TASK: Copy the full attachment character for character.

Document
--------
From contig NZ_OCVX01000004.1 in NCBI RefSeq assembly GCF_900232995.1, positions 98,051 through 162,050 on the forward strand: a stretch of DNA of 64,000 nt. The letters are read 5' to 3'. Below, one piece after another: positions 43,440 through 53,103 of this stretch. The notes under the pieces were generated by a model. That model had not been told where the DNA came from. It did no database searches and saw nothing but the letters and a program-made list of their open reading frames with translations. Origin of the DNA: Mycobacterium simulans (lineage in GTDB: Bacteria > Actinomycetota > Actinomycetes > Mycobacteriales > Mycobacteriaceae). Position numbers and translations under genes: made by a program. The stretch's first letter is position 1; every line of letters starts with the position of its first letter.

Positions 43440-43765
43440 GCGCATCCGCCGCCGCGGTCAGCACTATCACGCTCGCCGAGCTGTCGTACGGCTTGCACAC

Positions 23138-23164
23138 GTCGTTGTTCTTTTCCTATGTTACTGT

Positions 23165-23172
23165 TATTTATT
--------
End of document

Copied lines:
From contig NZ_OCVX01000004.1 in NCBI RefSeq assembly GCF_900232995.1, positions 98,051 through 162,050 on the forward strand: a stretch of DNA of 64,000 nt. The letters are read 5' to 3'. Below, one piece after another: positions 43,440 through 53,103 of this stretch. The notes under the pieces were generated by a model. That model had not been told where the DNA came from. It did no database searches and saw nothing but the letters and a program-made list of their open reading frames with translations. Origin of the DNA: Mycobacterium simulans (lineage in GTDB: Bacteria > Actinomycetota > Actinomycetes > Mycobacteriales > Mycobacteriaceae). Position numbers and translations under genes: made by a program. The stretch's first letter is position 1; every line of letters starts with the position of its first letter.

Positions 43440-43765
43440 GCGCATCCGCCGCCGCGGTCAGCACTATCACGCTCGCCGAGCTGTCGTACGGCTTGCACAC

Positions 23138-23164
23138 GTCGTTGTTCTTTTCCTATGTTACTGT

Positions 23165-23172
23165 TATTTATT